Staying Hydrated

Staying hydrated is also important during the spring and summer, or any time during the year in which it is hot outside. Bringing an eco-friendly, refillable water bottle can help you keep track of your hydration, and having access to a water fountain can help you refill quickly. Not only can water help you stay hydrated, but it can also help flush out toxins, keep your pH levels stable, transport nutrients into cells and help you regulate your body temperature (Integrated Rehabilitation Services, 2019). However, some people do not like the taste of plain water and may find it challenging to drink enough to stay hydrated, especially after a strenuous workout outdoors. On average, experts recommend that women drink at least nine cups of water per day and men drink 12.5 cups of water per day (Savage, 2022).

Some strategies for combating this include infusing fruits into water, such as blueberries and cucumbers. The possibilities are endless. Fruits can also be frozen into an ice cube mold and added directly to water bottles. In addition, lemon or lime can also help make the taste of water more exciting and are relatively cost-effective.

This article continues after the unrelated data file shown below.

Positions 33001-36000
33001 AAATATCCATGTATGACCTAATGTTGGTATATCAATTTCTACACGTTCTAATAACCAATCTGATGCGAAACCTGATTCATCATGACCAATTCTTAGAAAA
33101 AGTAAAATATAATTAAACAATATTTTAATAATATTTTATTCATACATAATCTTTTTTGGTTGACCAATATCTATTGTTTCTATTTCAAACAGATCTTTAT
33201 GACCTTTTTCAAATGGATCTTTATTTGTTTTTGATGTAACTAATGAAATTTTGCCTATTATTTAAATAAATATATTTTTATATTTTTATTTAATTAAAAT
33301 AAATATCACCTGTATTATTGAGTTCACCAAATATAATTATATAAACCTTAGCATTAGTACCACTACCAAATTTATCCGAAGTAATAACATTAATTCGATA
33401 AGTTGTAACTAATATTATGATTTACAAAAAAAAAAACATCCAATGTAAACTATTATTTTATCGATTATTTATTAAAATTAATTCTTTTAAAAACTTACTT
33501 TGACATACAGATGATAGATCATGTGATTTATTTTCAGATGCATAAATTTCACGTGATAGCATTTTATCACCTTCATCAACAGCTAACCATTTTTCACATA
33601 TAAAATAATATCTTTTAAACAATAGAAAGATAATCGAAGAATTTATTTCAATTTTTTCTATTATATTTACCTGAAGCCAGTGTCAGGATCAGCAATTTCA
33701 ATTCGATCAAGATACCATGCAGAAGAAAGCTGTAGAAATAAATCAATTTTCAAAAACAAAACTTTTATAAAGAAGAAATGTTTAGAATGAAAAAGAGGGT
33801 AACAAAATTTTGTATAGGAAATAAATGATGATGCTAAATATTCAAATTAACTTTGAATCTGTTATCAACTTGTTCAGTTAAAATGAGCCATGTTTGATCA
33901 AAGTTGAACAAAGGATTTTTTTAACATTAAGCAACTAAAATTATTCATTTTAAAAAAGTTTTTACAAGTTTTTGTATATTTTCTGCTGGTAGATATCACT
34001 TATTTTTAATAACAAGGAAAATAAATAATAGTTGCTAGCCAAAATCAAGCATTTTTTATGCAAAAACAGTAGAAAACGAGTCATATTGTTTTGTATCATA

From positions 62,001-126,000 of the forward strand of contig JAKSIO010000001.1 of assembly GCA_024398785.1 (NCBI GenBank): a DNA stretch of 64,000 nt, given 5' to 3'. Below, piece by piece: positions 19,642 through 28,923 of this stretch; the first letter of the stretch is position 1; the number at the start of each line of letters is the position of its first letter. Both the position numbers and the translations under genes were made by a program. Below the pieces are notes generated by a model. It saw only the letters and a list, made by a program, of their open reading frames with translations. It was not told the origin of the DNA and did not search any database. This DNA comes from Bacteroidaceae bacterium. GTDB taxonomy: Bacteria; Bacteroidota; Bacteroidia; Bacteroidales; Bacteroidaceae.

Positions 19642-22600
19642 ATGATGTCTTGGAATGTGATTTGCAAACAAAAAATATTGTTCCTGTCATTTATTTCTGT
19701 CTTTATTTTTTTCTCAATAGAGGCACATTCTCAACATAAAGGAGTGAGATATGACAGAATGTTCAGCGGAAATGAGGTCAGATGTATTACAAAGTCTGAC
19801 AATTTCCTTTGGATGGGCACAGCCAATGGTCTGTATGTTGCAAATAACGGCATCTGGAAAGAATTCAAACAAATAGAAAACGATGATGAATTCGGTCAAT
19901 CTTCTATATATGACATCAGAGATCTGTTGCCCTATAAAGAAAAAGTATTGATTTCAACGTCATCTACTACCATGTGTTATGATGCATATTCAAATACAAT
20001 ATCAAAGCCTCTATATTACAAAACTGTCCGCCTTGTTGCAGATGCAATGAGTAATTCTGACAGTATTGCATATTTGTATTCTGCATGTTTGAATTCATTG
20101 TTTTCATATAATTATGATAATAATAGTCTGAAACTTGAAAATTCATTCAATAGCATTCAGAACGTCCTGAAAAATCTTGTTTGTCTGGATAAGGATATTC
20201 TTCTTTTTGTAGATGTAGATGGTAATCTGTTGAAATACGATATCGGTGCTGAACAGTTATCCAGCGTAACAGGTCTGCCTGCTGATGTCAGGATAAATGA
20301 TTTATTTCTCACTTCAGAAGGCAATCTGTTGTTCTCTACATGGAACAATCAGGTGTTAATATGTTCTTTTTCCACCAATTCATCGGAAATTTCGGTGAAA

“When working out outdoors, it’s especially important to stay hydrated. I recommend drinking plenty of water during and after any outdoor exercise,” said Garone. “You can also rehydrate with food. Some foods with high water content include watermelon, citrus fruits, berries, and tomatoes.”

If you’re looking for something that is readily available at the grocery store, there are some products that can aid in hydration and recovery, including electrolyte drinks and drops. It’s important to steer clear of drinks and drops that contain too much sugar. Sugar from natural sources like fruits (fructose) are often better than added sugar. For example, some products may contain electrolytes, vitamins and minerals, and no added sugars or colors (Savage, 2022). Some products are premixed and ready-to-drink. For a full list of top-rated options evaluated by a dietitian, click here. Finally, it’s important to note that some products may also contain caffeine, so make sure you read the labels if that is not something you’d prefer to have in your drink.

Conclusion